New Delhi: Bloomsbury India on Saturday said that it will not publish an upcoming book on the February Delhi riots after there was outrage over a virtual pre-publication launch, which it said was being organised without its knowledge.Also Read - Sachin Tendulkar Greatest Ever, Never Said He is Scared of Me: Shoaib Akhtar | Watch Video
The authors – advocate Monika Arora and Delhi University teachers Sonali Chitalkar and Prerna Malhotra – were, however, undeterred, saying one publisher may have declined but there are many others to publish the book. Also Read - Thailand to Allow Quarantine-Free Travel From 46 Countries From THIS Date | Details Here
The publishing house faced massive backlash online on Friday after an advertisement of the book launch on Saturday with BJP leader Kapil Mishra as a guest of honour did the rounds on social media. Also Read - Provident Fund: Why Withdrawing PF Money Soon After Changing Job Not a Good Idea | Explained
There have been allegations that several leaders including Mishra made inflammatory speeches targeting anti-citizenship law protesters before the violence broke out in Northeast Delhi on February 23.
Bloomsbury India issued a statement saying it strongly supports freedom of speech but also has a deep sense of responsibility towards society.
“Bloomsbury India had planned to release Delhi Riots 2020: The Untold Story in September, a book purportedly giving a factual report on the riots in Delhi in February 2020, based on investigations and interviews conducted by the authors.
“However, in view of very recent events including a virtual pre-publication launch organised without our knowledge by the authors, with participation by parties of whom the publishers would not have approved, we have decided to withdraw publication of the book. Bloomsbury India strongly supports freedom of speech but also has a deep sense of responsibility towards society,” the statement said.
The authors slammed “left-liberals and intellectuals” for launching a social media campaign against the book, its writers and guests of the launch including senior BJP leader Bhupender Yadav, Mishra and Bollywood filmmaker Vivek Agnihotri.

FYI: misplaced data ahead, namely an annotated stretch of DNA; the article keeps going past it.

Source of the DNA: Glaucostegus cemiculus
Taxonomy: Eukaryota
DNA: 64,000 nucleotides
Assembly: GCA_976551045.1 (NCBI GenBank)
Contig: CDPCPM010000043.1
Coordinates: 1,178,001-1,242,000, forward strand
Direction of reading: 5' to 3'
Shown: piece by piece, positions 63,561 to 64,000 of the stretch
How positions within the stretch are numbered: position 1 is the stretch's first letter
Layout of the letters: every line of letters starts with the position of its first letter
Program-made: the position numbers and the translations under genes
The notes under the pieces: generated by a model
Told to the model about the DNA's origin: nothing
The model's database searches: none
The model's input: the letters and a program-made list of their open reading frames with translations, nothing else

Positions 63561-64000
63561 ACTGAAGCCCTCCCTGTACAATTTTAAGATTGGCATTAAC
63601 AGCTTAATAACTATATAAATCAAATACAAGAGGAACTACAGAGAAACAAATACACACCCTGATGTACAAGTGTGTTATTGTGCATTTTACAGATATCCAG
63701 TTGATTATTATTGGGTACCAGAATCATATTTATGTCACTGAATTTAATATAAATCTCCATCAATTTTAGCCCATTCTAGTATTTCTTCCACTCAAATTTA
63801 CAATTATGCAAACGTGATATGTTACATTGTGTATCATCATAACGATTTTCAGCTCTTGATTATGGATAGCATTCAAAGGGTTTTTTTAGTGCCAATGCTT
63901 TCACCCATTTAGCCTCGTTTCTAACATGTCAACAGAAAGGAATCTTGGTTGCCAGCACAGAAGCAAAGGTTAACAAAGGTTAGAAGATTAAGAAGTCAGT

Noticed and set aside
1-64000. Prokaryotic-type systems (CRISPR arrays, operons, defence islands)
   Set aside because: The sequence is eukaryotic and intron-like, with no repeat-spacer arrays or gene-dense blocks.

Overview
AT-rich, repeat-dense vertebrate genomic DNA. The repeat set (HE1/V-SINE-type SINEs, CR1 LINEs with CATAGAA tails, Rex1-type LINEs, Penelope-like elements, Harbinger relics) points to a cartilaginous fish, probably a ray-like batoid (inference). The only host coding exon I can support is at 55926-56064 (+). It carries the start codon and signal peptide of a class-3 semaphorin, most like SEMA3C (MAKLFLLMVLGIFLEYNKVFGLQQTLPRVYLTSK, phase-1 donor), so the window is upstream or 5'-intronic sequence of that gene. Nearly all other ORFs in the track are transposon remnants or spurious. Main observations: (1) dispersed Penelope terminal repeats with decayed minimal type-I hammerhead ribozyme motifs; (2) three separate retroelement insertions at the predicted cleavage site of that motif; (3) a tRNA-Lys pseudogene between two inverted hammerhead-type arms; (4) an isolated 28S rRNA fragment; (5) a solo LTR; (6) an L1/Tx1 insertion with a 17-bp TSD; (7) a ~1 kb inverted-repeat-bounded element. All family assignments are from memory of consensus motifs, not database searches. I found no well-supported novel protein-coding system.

“The book very well reveals how the urban Naxals and jihadists are weakening the theory of Indianness that is based on democracy, the Constitution and elections in the country,” Yadav said.
Reacting to Bloomsbury India’s decision to withdraw itself from publishing the book, Arora said, “If one publisher withdraws, ten will rise. The messiahs of freedom of speech are scared of this book. They mounted a frontal attack on its writers, publisher and guests of the launch even before the book was released and one could go through it.”
Mishra asserted “no power in the world can stop this book from coming out and people want to read it” and the “contractors of freedom of speech are scared that the book will expose how training was given for the riots and the propaganda machinery was involved in it”.
Yadav said those behind Shaheen Bagh protest against the citizenship law earlier this year did not raise the issues of rights of women but spread “poison” in the society.
Arora said that the Delhi riots need to be probed by the NIA, claiming it was “pre-planned”. She said the book has been divided into eight chapters and five annexures, all based on ground research in the riot-affected areas. The chapters of the book were about urban-Naxalism and jihadist theory in India, CAA, Shaheen Bagh Model, among others, she said.
Malhotra said that the book was opposed by the “so-called leftist thinkers and intellectuals” who earlier “spread lies” that the citizenship law was against the Muslims.
“The Delhi riots were an outcome of the urban Naxal and Islamic fanatics and the book exposes it,” she said.
Chitalkar said the book was a result of “thorough ground research”.
“We talked to everyone, including Muslims. We were not biased. This book takes stand against urban Naxals and Islamic jihadists, it is not an anti-Muslim book,” she claimed.
Communal violence broke out in northeast Delhi on February 24 after citizenship law supporters and protesters clashed with each other in the area, leaving 53 people dead and nearly 200 injured.